Testing Program for Etched Foil Regenerator Method

Document Type

Conference Proceeding

Publication Date


Publication Title

Proceedings of the 3rd International Energy Conversion Engineering Conference


Desirable characteristics of a regenerator include a small dead volume, high heat capacity, high rates of heat transfer, high thermal conductivity normal to flow, low thermal conductivity parallel to flow and low pressure drop. In theory, parallel plate regenerators should offer a better combination of these properties than regenerators of other types. Theoretical predictions have not always been confirmed in practice. To date, most parallel plate regenerators have been fabricated by rolling a strip of foil on itself, with some method of separating the layers with spacers. Possible explanations for disappointing performance include inaccurate spacing of the parallel plates leading to circulation - DC flows - in different parts of the regenerator. Solid foil aligned with fluid flow also conducts heat more readily than stacked screens or packed beds of regenerator materials, and thus incurs greater losses of that type. Etched foil regenerators address these problems. Layers of foil are assembled without separate spacers; instead, the flow channels are etched into the surface of the foil. Perforations in the foil interrupt thermal conduction paths and permit cross-flows of fluid between layers of foil. For the planned tests, samples of three patterns of etched foil have been assembled flat, with square cross sections, providing as uniform an etched foil structure as possible. Two samples allow flow to proceed straight through the regenerator. Those samples differ only in their porosity. A third sample, comparable in porosity to the less-porous straight-through sample, forces flow into a zigzag path through the regenerator. The regenerators are encased in sabots of an engineering plastic through which square holes had been broached. The assembly technique employs thingauge foil "shoehorns" that accompany the regenerators into the sabots and are then broken off.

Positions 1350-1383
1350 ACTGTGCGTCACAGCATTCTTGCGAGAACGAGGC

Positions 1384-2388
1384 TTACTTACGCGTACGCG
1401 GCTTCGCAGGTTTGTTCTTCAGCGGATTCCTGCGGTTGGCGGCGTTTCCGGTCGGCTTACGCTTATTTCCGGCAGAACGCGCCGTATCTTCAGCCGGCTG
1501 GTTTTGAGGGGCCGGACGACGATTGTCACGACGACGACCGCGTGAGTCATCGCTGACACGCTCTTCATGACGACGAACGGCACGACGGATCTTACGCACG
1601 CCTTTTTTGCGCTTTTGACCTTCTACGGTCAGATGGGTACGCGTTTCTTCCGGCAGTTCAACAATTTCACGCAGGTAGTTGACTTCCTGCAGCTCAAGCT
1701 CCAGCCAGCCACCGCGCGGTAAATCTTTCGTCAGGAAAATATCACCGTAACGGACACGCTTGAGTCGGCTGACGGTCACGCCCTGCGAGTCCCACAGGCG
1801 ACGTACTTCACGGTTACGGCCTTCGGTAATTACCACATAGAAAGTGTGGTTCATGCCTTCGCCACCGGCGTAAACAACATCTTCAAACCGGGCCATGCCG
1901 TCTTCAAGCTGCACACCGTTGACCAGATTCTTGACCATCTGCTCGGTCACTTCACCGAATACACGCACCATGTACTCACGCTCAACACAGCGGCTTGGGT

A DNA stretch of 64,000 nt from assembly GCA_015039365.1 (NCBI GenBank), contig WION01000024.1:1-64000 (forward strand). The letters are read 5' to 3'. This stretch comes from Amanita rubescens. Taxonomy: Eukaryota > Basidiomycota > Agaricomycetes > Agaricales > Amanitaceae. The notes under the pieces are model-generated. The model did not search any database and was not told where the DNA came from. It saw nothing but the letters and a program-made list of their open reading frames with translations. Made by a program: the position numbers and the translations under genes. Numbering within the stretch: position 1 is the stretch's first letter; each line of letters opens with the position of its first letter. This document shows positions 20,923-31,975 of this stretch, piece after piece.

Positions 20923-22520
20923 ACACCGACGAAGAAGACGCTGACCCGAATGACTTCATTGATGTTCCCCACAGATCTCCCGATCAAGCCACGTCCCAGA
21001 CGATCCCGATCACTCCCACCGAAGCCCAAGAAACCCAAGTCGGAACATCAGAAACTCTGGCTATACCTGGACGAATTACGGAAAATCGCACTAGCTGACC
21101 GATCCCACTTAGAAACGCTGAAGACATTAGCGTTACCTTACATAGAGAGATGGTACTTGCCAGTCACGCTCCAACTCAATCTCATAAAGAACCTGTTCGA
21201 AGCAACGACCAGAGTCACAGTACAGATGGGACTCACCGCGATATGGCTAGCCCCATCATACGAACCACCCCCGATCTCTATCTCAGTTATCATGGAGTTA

Paper AIAA 2005-5515 presented at the 3rd International Energy Conversion Conference, San Francisco, CA, August 15 - 18, 2005.